It sounds like a good idea and a bad idea all rolled into one creepy and unethical idea. An orthopedic surgeon in India announced plans earlier this year to use new techniques in stem cell injections and nerve stimulation to attempt to bring people who were brain-dead back to life. He claimed that giving a brain-dead person even a few moments of consciousness might allow them and their relatives one more chance to say goodbye. On the medical side, he hoped the experiments would help better define what exactly is brain death.
What could possibly go wrong?
It looks like we won’t find out … at least, not for a while. Himanshu Bansal, an orthopedic surgeon at Anupam Hospital in the Indian state of Uttarakhand, was stopped not by technology or ethics or religion but by paperwork. The Indian Council of Medical Research’s (ICMR) National Institute of Medical Statistics found several regulatory violations in the proposed trial, including a failure to seek permission to proceed from the Drug Controller General of India, which is required for all clinical trials in India. Bureaucracy!
If he had filled out the proper forms, should Dr. Bansal have been allowed to attempt to reanimate the brain-dead? In May 2016, he joined forces with Bioquark Inc., a life sciences company in Philadelphia that makes “proprietary combinatorial biologics for the regeneration and repair of human organs and tissues” in a project called ReAnima. Once 20 test subjects were found, Bansal would inject them with a cocktail of Bioquark biologics such as mesenchymal stem cells and peptides (amino acid molecules). He would also use transcranial laser stimulation and median nerve stimulation in an attempt to revive the brain and nerves.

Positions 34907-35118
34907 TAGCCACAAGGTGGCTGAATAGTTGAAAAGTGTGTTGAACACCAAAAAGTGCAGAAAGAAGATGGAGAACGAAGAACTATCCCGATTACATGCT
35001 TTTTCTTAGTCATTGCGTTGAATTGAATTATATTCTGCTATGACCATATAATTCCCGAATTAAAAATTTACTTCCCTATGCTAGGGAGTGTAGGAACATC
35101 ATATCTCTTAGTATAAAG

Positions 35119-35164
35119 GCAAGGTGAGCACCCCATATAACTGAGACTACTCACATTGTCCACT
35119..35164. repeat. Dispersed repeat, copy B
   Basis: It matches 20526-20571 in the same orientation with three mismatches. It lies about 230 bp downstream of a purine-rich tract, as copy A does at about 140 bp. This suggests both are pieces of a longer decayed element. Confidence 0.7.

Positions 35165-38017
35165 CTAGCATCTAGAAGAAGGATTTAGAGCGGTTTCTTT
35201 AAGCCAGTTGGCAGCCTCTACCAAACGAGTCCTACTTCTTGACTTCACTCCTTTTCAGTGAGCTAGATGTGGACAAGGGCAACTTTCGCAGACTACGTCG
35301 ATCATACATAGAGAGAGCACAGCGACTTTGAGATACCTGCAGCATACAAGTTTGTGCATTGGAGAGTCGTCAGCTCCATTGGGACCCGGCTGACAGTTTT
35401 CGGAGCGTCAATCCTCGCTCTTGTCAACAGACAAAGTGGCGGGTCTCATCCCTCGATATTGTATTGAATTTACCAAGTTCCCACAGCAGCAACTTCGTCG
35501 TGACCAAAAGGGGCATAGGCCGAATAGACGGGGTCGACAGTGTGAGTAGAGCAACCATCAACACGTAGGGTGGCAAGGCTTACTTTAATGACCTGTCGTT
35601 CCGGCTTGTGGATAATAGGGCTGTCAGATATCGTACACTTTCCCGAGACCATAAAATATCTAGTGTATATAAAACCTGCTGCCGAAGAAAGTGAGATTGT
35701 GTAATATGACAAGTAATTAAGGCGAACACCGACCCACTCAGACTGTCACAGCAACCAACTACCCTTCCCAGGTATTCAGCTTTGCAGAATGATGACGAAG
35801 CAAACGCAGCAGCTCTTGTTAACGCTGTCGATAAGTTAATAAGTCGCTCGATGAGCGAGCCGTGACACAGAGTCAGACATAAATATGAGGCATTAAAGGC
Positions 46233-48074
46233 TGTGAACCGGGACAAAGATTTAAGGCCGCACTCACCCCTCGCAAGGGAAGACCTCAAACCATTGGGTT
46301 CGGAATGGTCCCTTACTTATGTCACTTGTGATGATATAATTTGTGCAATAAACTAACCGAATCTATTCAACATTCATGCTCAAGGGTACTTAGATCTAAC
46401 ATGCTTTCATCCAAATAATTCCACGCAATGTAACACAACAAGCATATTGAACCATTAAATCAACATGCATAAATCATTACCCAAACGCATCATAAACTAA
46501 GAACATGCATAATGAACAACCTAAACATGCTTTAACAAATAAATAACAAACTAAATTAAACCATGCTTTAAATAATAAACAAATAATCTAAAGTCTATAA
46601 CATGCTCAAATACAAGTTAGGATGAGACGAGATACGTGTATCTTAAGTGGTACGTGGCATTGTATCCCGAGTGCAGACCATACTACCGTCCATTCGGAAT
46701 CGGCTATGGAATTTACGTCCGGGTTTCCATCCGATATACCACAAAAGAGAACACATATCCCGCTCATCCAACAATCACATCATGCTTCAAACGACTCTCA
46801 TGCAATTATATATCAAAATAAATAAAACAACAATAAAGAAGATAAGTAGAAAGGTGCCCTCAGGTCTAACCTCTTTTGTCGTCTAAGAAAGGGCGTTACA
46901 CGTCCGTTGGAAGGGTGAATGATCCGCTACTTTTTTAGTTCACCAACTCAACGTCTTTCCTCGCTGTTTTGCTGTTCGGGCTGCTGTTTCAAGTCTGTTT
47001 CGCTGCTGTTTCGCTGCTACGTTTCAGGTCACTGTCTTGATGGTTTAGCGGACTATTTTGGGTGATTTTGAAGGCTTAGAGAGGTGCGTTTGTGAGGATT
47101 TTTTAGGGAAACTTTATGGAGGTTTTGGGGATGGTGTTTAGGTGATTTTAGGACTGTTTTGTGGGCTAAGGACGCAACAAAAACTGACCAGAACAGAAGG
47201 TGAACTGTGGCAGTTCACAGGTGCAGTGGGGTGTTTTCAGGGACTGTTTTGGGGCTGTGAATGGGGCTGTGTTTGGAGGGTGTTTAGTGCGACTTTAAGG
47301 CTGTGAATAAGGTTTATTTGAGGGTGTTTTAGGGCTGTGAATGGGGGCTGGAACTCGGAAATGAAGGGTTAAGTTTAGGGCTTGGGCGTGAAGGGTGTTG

It’s probably fortunate the he was brought down by paperwork because Bansal seemed to be convincing many people – although not necessarily other doctors or scientists – that his plan was feasible. While he claimed that there were many cases of patients recovering full consciousness from a minimally conscious state, the evidence of actual brain death in these cases is minimal at best.
Then there’s the ethics. Why hasn’t he tried the experiments on animals first? Bansal maintains there’s no suitable animal models for modeling brain death. Rhesus monkeys are relieved.
Finally, there’s the question of Bansal’s actual qualifications to conduct these reanimation experiments. He claims to have learned about stem-cell research on ‘visits’ to research organizations. His papers on the subject were published in the Journal of Stem Cells, a so-called ‘predatory’ journal that publishes papers for a fee without peer review. To add suspicion, four of the papers appeared in an edition whose guest editor was … Himanshu Bansal!
Should we breath a sigh of relief that this reanimation experiment was stopped in its tracks by bureaucratic paperwork? It looks like it. Should we be nervous that Bansal managed to get this far – he was waiting for delivery of accident victims – without oversight? Definitely. Is there some other “Dr. Bansal” working in India or perhaps China who knows how to check the right boxes on government forms? Probably.
Is the brain-dead reanimated cat already out of the bag?